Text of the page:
1. Put it on paper (or capture it in some way) as a draft and be reminded of it – Consider writing, speaking and recording, creating art, and other means of distinguishing your Purpose. If you love sticky notes, put them to use, or utilize your journal, a visual reminder, jewelry or art piece, digital reminder, or all of the above. Create structures that remind you of your Why on a regular basis and help you make empowered choices.
  2. Iterate and Edit: tweak the wording however you like, be open to changes in your sense of purpose and growth in your understanding with time. It can be valuable to revisit this exercise from time to time, to strengthen our connection to purpose, to evaluate current actions, and to reformulate and iterate as we see fit.
  3. Apply your why / purpose to situations big and small, actions, habits, projects, decision-making and priorities. 
Being my Purpose of Joy with a colorful tree by the Rhine River in Cologne, Germany

Reflection Questions for Inquiry

  • What light do you bring to the world?
  • What is your Purpose? 
  • In what ways are your actions aligned with your Purpose? Where are they out of alignment?
  • How will you be reminded to be present to your Purpose/Why?
  • What structures will you put in place to evaluate potential actions and decisions according to your larger Purpose?

Coaching Resources

As I discussed, coaching has helped me distinguish my Purpose and Essence and apply them in my life.

  • Accomplishment Coaching: Introduced me to my Essence, Purpose, Vision, What by When, and countless other ontological coaching power tools
  • Business Coach Barbara Iuliano of Starland Coaching: helped me connect my Why to my marketing strategy and activities
  • Amanda McKinney’s Marketing Yoga with Confidence podcast and Thrive membership recommend a 90-day planning process with weekly actions and check-ins. I appreciate how from the big-picture to the granular, she emphasizes doable actions formulated with what by when AND why.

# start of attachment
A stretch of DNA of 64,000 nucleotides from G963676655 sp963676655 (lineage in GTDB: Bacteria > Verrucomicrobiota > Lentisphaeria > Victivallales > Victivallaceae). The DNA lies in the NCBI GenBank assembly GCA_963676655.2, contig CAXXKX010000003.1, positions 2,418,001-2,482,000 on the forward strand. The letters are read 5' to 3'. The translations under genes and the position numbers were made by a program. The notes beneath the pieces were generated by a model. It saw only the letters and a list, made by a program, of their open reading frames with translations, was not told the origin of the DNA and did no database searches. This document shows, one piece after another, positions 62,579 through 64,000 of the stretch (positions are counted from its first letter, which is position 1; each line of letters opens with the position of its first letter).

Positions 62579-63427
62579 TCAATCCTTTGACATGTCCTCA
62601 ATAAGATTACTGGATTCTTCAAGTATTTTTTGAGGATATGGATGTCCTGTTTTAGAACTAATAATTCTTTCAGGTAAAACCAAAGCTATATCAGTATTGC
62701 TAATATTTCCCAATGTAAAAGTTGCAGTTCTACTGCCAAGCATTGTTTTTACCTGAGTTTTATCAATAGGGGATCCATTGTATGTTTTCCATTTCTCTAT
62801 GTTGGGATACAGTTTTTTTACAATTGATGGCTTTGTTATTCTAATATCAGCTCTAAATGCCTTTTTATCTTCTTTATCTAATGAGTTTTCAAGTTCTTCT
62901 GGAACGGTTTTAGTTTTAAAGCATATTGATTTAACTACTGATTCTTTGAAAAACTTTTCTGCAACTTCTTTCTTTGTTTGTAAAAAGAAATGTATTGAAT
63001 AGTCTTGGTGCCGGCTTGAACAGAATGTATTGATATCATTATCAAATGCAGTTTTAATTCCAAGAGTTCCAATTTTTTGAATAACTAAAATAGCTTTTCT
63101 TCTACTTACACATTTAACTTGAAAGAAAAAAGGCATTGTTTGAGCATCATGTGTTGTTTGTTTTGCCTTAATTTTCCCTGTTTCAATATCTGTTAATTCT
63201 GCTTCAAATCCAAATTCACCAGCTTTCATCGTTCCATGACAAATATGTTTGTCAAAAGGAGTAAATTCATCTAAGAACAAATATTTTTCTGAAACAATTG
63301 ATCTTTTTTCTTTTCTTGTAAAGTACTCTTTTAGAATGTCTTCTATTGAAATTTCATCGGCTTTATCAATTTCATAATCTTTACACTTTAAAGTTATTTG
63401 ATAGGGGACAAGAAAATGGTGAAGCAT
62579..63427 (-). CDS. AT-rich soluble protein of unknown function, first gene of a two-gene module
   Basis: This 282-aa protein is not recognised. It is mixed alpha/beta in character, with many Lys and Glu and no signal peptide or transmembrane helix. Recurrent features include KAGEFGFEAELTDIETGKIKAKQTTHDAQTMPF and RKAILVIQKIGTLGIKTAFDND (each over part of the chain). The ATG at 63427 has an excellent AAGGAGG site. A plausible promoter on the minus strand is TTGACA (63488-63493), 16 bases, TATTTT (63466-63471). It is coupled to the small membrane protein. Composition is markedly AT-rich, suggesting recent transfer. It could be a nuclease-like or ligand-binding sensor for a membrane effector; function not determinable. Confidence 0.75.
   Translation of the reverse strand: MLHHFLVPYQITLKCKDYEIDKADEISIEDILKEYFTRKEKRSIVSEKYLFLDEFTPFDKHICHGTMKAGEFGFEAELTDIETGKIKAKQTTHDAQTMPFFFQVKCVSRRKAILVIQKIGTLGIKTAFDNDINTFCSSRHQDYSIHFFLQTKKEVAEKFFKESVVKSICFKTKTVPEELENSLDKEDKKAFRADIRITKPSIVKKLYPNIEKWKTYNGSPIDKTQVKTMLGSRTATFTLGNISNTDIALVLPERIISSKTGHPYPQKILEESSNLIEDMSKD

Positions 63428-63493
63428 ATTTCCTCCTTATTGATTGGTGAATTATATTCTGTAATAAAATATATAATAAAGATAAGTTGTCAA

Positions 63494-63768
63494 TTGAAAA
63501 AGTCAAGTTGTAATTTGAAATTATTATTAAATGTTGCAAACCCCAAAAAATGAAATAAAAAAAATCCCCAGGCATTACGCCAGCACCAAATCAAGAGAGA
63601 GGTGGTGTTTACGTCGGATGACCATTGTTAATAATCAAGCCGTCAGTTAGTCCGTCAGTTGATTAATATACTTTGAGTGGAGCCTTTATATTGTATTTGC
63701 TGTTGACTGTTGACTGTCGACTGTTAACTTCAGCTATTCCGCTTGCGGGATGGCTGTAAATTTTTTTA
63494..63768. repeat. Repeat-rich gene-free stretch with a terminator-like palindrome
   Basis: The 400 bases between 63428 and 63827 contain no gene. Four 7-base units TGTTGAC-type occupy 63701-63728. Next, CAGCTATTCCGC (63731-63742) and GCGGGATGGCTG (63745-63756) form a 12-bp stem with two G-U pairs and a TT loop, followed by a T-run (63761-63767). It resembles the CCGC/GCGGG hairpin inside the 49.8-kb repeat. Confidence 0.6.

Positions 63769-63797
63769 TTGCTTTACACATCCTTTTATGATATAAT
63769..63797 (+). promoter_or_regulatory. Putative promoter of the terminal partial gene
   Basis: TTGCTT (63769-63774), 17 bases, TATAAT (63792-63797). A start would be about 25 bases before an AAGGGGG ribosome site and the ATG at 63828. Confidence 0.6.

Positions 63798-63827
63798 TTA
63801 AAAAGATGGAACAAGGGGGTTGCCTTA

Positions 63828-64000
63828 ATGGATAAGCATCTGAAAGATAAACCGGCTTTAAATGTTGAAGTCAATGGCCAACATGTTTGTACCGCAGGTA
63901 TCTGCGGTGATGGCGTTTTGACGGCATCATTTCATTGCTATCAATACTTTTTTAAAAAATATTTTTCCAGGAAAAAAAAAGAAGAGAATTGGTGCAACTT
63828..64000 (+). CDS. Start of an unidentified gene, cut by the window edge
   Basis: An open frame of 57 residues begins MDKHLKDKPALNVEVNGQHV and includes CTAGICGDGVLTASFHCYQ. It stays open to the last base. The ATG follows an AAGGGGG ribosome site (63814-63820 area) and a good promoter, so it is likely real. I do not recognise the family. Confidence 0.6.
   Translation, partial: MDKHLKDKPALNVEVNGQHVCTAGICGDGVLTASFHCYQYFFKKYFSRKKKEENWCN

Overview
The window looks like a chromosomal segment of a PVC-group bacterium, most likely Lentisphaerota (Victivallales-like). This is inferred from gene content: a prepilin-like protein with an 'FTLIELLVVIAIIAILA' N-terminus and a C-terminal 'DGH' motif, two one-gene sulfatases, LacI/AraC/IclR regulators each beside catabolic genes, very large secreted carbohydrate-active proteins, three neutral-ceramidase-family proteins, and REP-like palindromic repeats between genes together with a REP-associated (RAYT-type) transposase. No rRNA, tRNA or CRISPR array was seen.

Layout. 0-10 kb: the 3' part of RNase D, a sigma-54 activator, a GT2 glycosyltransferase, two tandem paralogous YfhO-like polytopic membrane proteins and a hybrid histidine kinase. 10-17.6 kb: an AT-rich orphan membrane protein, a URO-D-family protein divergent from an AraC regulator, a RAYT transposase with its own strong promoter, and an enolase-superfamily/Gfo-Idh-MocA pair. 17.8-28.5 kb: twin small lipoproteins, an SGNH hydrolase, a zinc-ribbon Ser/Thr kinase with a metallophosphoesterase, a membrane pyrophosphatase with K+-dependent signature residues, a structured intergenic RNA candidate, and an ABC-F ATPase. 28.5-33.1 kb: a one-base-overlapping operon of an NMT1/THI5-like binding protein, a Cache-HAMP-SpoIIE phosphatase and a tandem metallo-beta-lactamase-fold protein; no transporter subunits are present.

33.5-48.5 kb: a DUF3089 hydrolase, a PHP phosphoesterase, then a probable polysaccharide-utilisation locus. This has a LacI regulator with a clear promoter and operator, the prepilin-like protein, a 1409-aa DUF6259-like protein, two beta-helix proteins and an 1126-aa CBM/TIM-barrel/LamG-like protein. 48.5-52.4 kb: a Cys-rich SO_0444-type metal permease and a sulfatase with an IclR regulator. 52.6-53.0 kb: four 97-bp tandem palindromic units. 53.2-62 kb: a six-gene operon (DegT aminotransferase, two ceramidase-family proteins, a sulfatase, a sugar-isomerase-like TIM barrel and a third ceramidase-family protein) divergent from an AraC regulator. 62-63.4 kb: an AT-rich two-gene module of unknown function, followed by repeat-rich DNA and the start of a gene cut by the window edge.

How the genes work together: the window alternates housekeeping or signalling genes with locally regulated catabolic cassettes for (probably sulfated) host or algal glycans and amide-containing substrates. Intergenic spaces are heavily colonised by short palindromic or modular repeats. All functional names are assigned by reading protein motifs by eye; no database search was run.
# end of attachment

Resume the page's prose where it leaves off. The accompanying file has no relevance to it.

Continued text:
• For support in clarifying your Essence, Purpose, Vision, Mission, Survival Mechanism, and powerful next steps, you can also sign up for a obligation-free Discovery Call with me. 

Related Resources from Blythe

Let’s connect by email or on Instagram @ablythecoach – I would love to hear your perspective and assist in choreographing your next leap of faith! 

Blythe Stephens, MFA & Bliss Catalyst
she/her or they/them
Creator of A Blythe Coach @blythe
helping multi-passionate creatives
dance through their difficulties

DISCLAIMER: A Blythe Coach recommends that you consult your physician regarding the applicability of any recommendations and follow all safety instructions before beginning any exercise program. When participating in any exercise or exercise program, there is the possibility of physical injury. If you engage in this exercise or exercise program, you agree that you do so at your own risk, are voluntarily participating in these activities, assume all risk of injury to yourself.

Magic Within You 4-Day Virtual Yoga Workshop Series

Happy spooky season! In celebration of a magical time of year, I’m offering a yummy online yoga workshop that you can do anytime from anywhere you have an internet connection.

Time to tap into your rich internal resources!

It takes just minutes a day to tap into the magic of your own internal resources, so join me for an exploration of the elements within nature and ourselves so we can learn to access inner strength.

You’re invited to the Magic Within You 4-Day Virtual Yoga Workshop Series!

Exploring the concepts of the Elements can also provide fodder for your dance improvisation and choreography practice and other creative endeavors.

When you sign up for the free challenge, you will receive a daily email during the challenge with a brief yoga sequence on video for you to enjoy.

Free Workshop Series Includes:

  • Daily email greeting the 4 days of the workshop
  • Pre-recorded yoga sequence on video to practice anytime and anywhere, 4 very different practices around element themes
  • Live Q&A on Instagram
  • Free consultation to personalize your practice
  • Ongoing support, resources, and joy through the weekly A Blythe Coach email newsletter

Sign up for the Magic Within You
4-Day Virtual Yoga Workshop here  

Audio for this blog article on the A Blythe Coach podcast

I look forward to walking with you through the yoga challenge and beyond, exploring the elements and other concepts that will enrich all areas of your life!

Blythe Stephens, MFA & Bliss Catalyst
she/her or they/them
A Blythe Coach: ablythecoach.com @ablythecoach
helping multi-passionate creatives dance through their difficulties